Blog Banter #48: The Importance of Lore

Welcome to the continuing monthly EVE Blog Banters and our 48th edition! For more details about what the blog banters are visit the Blog Banter page.

This month’s topic is a request from CCP Sisyphus who wants to know how important is Lore in EVE Online?

“How important is “fluff” in Eve online? Would eve online be the same if it were purely numbers and mechanics, or are the fictional elements important to the enjoyment of the game? Would a pure text, no reference to sci-fi or fancy names still be an engaging game? Should CCP put more or less emphasis on immersion?”

I can’t imagine having to deal with the extreme challenge that is managing the lore of EVE Online. Whatever you do could mean so much to the game and how it’s played, or it could mean absolutely nothing to everyone. Meanwhile you have to do it all with a feeling for the overall plot that holds up to scrutiny from one of the most passionate gaming communities.  It’s important for sure… but why?

Maelstrom

One can’t really completely separate the graphs and maths of things from the inspiration behind them. The rust and duct tape experts we call the Minmatar use artillery and machine guns, relatively simple by science fiction standards. As a race that had bee subjugated by others for so long, they didn’t have the resources and time to worry about things like beautiful design and next-gen technology to exact revenge with. Their stuff looks slapped together because it draws upon the history of that race.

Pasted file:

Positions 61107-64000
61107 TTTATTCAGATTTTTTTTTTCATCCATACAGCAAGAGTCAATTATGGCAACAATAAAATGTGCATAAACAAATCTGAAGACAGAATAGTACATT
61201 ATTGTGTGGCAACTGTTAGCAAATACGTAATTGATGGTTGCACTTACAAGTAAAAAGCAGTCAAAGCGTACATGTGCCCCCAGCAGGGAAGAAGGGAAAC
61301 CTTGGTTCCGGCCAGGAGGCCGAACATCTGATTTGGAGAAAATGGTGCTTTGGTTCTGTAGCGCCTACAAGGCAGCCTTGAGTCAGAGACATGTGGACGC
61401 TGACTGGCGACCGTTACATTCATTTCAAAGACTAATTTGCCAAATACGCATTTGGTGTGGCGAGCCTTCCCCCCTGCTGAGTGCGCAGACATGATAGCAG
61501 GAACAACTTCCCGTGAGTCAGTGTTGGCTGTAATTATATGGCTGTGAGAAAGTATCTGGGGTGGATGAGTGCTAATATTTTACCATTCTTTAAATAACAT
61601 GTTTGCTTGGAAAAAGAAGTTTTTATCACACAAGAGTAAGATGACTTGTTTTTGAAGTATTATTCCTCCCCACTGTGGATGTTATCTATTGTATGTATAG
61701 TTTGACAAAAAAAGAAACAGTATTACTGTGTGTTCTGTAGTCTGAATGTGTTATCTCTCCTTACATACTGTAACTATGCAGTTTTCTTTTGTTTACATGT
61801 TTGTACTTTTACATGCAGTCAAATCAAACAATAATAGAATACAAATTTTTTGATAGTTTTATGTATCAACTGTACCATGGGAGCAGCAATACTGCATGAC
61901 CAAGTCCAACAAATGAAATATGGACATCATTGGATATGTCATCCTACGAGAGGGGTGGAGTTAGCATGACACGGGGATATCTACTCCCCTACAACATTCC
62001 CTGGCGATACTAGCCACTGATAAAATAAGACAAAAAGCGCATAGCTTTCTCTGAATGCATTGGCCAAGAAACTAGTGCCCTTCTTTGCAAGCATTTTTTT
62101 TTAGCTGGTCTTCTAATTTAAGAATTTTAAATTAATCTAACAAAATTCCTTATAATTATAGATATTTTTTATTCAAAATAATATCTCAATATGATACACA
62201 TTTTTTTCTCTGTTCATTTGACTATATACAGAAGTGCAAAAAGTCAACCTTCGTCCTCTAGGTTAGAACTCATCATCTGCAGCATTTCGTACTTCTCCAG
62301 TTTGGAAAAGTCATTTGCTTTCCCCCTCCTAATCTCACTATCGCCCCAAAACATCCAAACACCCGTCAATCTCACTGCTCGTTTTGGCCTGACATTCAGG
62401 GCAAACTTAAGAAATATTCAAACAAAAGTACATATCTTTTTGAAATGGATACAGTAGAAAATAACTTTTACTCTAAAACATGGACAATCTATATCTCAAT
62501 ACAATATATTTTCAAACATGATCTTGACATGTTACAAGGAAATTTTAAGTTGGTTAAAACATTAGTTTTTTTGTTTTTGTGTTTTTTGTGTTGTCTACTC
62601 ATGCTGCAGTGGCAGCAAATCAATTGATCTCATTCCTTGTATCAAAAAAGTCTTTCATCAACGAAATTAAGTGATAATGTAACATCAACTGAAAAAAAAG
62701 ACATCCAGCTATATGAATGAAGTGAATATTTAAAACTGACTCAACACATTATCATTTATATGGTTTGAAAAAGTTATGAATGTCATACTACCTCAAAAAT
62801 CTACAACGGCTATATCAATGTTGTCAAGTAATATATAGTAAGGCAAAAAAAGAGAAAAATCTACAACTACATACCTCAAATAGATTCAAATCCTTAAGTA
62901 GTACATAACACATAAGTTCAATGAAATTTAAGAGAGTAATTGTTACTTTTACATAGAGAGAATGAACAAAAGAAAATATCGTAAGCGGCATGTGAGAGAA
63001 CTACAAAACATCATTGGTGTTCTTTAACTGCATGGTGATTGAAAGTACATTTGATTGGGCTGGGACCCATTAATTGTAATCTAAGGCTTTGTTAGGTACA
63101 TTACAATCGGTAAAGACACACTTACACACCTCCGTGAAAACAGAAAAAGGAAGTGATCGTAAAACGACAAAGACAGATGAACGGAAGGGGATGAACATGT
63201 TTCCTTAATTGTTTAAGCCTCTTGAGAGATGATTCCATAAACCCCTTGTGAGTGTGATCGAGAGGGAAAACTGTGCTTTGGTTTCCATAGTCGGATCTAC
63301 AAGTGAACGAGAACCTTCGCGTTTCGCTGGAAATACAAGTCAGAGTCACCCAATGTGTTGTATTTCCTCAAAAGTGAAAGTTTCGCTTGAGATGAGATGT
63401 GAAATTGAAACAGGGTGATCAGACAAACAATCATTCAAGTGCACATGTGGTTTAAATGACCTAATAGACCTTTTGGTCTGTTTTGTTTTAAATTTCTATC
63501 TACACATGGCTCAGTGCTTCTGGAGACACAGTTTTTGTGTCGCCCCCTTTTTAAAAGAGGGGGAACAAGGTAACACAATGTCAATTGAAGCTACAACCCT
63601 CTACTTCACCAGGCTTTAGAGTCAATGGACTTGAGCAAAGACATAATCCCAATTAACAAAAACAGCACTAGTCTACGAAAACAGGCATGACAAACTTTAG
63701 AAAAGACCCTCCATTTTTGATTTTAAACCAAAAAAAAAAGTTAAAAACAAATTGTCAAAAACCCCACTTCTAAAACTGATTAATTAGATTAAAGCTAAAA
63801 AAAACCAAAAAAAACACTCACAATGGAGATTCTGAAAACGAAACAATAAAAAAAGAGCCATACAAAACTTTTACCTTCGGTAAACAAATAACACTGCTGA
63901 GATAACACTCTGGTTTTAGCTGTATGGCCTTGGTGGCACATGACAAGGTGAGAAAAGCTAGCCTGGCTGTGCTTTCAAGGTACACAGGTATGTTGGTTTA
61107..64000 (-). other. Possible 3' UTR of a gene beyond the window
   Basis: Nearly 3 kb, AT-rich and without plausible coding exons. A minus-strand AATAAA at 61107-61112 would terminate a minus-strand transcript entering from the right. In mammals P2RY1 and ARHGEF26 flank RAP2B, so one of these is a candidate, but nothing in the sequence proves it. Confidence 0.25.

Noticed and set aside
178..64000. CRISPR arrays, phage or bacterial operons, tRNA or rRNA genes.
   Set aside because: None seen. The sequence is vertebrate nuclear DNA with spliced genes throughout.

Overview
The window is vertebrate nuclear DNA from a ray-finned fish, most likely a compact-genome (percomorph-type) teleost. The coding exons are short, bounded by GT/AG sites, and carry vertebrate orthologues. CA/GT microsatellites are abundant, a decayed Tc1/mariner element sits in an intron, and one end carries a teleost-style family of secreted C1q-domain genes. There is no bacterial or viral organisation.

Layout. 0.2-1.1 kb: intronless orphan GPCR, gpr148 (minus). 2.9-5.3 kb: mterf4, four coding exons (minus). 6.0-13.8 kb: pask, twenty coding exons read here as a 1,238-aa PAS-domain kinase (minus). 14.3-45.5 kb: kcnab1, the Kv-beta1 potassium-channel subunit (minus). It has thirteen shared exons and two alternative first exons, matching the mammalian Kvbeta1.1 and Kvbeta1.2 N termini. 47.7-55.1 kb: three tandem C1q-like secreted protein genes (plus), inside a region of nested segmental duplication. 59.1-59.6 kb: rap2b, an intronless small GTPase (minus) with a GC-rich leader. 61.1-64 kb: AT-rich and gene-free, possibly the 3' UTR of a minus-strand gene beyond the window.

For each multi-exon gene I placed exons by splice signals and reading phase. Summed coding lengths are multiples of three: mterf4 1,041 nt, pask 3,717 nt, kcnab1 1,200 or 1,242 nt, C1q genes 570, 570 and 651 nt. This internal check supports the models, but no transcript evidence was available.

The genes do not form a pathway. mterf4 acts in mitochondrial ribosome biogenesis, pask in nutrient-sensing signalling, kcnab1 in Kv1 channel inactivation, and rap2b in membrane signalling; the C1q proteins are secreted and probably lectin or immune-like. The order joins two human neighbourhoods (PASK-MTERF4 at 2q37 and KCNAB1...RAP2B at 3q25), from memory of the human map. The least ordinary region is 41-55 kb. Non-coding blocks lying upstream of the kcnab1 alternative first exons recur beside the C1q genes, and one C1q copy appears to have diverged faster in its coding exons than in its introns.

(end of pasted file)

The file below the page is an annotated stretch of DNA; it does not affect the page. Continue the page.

Hyperion

Contrast this to races like the Gallente which fly sleek ships with fantastic railgun-based weaponry, all funded by a society which favors pornography and drugs to complex corporate maneuvering and religious zealotry. Their libertarian history has resulted with smooth ships which employ the up close and personal touch to dealing with their enemies.

That basic starting point leads then into the design of how these two very different races operate as part of a game. Each favors a different style of tanking, their preferred weaponry force different approaches to combat, the speeds and maneuverability come into play in huge ways; and yet it’s all driven by that basic underlying concept of the story behind the races.

So you hit 2003 and the game launches, and you’re clear to kick back and let the players run around and play in your lore-filled sandbox, right?  Wrong. Reading about the backplot to the game is fine for an hour’s diversion but at some point you’re going to want to change the game in some interesting way, and you’re screwed if you think you can do it just because CCP Obama says he can change things for the better.

Complex plots involving defecting scientists and espionage have been used in the past to introduce new technologies for players to use. These usually start as slow burns, small news stories building up over days to much larger plots and sometimes culminating in some sort of crazy in-game event involving players.

Capsuleer

Is any of it “important” to EVE, though?  Well no, we don’t really need the lore to justify changes to the game; players by now generally get their information about changes through forum posts and patch notes.

However this is one of the few ways these days that CCP can still directly communicate the game’s vision with players. That vision isn’t just about balancing and UI improvements, it’s also directly involves and affects the day to day actions of players, corporations, and alliances.

Michael Lastucka

Also known as Winterblink in-game. Warp Drive Active's overlord.

  • Petr Deák

    Lore is important, without it, you just respawn. Lore is what makes EVE “realistic”.

  • kl

    Absolutely, lore is important. I read some of the stories and chronicles. These give the game a foundation, and impacts many of the players and events, such as the battle for Caldari Prime.